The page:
TDA grants additional $4.6M to fund River Arts District upgrades

Dillon Davis
The Citizen-Times

ASHEVILLE – Buncombe County’s Tourism Development Authority said Wednesday it will grant an additional $4.6 million to fund infrastructure upgrades for the River Arts District development project.

The grant provides funding for the city of Asheville to complete the southern section of the River Arts District Transportation Improvement Project, focused primarily on a portion of Riverside Drive as it flows into Lyman Street from the old 12 Bones site to Amboy Road.

The money adds to an existing grant through TDA to include roadway improvements, sidewalks, street trees, a protected bike lane, on-street parking, stormwater improvements and public art near the development.

The new Explore Asheville office at 27 College Place in the Asheville Executive Office Park in downtown Asheville at the intersection of College Street and Town Mountain Road.

Wednesday's addition brings the total TDA funding for the development to $7.1 million, which includes more than $2.5 million in existing grants and $975,000 for the Beaucatcher Greenway.

Asheville Mayor Esther Manheimer addressed a room Wednesday at the Explore Asheville building following a joint meeting of the public authority and nonprofit corporation. Manheimer hailed the partnership between the city and TDA as beneficial in getting the project completed.

"It's a wonderful project for our local community and, of course, it's going to benefit the tourism community, so it has a lot of crossover," she said. 

The River Arts District overhaul is expected to transform an industrial district of the city to a multimodel system with bike lanes, greenways and other walkable space. It also sets the table for a mix of public and private investment to better the long-term prospects of the once-derelict district. 

The city's $60 million plan – which has varied in size and scope since it was estimated at $50 million in 2015 – is the largest capital improvement project in Asheville's history.

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Asheville Mayor Esther Manheimer addresses the Buncombe County Tourism Development Authority on Wednesday.

The plan ran into trouble in the spring when bids came back at $76 million, $26 million higher than the 2015 estimate. The City Council indefinitely delayed portions of the project, including greenways on the west bank of the French Broad River, east of Clingman Avenue and through the Southside neighborhood.

A "complete streets" project to improve pedestrian safety through that area with some of the city's poorest households was also delayed.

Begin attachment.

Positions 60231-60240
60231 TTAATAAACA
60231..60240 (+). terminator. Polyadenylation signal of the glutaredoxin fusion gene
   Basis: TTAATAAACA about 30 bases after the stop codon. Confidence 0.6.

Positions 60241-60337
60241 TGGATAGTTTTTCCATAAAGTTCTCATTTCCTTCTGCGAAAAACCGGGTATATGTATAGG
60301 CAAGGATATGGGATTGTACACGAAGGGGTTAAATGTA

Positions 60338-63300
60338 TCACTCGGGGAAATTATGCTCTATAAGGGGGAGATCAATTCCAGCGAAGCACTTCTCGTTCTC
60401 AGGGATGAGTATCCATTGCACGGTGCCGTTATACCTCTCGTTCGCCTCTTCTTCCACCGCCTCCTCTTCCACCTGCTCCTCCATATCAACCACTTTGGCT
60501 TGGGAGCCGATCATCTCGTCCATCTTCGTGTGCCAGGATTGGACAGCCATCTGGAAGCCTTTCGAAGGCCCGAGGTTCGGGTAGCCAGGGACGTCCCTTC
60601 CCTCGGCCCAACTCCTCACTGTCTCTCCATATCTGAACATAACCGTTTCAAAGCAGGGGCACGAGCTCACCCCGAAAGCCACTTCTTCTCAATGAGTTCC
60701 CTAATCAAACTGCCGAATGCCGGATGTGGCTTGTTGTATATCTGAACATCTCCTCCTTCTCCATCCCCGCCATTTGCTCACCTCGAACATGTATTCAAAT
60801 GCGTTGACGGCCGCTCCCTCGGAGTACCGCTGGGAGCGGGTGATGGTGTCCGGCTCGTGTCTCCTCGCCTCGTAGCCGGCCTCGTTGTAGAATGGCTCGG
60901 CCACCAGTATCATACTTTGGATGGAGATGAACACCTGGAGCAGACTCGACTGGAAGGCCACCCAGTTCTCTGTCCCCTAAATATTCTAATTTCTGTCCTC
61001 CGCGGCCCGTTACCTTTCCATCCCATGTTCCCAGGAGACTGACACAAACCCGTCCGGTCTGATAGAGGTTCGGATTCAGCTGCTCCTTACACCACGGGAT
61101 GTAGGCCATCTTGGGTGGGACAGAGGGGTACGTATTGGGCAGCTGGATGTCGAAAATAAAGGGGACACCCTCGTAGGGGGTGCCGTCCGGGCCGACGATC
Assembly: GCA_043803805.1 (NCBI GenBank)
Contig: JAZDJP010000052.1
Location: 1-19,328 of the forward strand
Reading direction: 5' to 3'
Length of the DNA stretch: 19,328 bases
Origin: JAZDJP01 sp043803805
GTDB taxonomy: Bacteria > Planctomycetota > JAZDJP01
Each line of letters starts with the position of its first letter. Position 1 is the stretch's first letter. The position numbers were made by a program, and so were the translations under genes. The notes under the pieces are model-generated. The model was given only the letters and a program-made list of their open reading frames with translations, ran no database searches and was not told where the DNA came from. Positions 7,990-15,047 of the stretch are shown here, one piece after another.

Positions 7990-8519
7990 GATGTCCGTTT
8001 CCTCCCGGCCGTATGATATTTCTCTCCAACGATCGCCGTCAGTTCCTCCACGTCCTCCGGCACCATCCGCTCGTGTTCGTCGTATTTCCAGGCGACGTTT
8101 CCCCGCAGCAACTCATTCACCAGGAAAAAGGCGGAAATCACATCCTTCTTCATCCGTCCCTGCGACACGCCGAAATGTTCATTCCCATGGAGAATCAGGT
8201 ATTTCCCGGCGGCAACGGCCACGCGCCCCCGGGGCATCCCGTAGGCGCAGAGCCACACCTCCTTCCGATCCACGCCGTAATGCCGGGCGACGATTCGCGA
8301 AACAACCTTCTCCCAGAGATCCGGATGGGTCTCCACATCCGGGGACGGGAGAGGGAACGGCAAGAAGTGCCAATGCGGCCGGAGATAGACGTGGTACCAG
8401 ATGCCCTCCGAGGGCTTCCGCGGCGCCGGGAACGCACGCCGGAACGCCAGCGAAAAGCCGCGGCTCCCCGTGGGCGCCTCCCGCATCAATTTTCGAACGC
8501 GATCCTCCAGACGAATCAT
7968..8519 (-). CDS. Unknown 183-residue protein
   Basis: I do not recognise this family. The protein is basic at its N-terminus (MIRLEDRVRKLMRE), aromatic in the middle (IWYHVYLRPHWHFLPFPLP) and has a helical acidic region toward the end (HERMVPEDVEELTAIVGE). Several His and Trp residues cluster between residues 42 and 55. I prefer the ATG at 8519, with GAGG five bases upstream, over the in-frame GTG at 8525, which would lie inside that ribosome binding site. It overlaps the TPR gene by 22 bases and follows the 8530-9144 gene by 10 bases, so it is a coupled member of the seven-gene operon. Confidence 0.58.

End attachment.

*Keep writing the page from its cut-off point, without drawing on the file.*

A key portion of the project along Lyman Street with a greenway, bike lanes and sidewalks faced cutbacks.

Money from the TDA through the Tourism Product Development Fund is generated by a portion of hotel room tax revenues from overnight visitors in Buncombe County. TDA said it has awarded $34.5 million to 34 community tourism projects since the fund was established in 2001.

Area organizations with the exception of private businesses are eligible to submit applications to the TDA to receive consideration for funding.

TDA said it received eight applications for its most recent funding cycle. Four were invited to submit Phase 2 applications. One decided not to move forward, the organization said. Other awards made during the meeting include:

  • $200,000 to relocate and expand Black Mountain College Museum and Arts Center to a new location at 120 College St. on Pack Square Park. It includes 2,500 square feet of exhibition and event space, a permanent space for the college's history, an expanded library and a research center, among other amenities. 
  • $72,500 for the Haywood Street Congregation Fresco Project, set to install artwork covering a wall at 297 Haywood St. Asheville artist Christopher Holt will create the fresco. BCTDA said the Haywood fresco will help "strengthen cultural and heritage tourism in the region."
  • Separately, $937,000 is pending for the LEAF Cultural Arts Project, a year-round cultural arts institute and event center in downtown Asheville. The board said questions remain about its building plan and more information is required before moving forward with the project.

Explore Asheville President and CEO Stephanie Pace Brown reported lodging sales in August were $34,973,379, up 9.2 percent from the same month in 2016. For 2017, lodging sales sit at $73,563,887, an increase of 7 percent year-over-year.

Hotel occupancy rates and the average daily room rate also were up in the month, 0.3 percent and 2 percent, respectively.

Citizen-Times reporter Joel Burgess contributed to this report.

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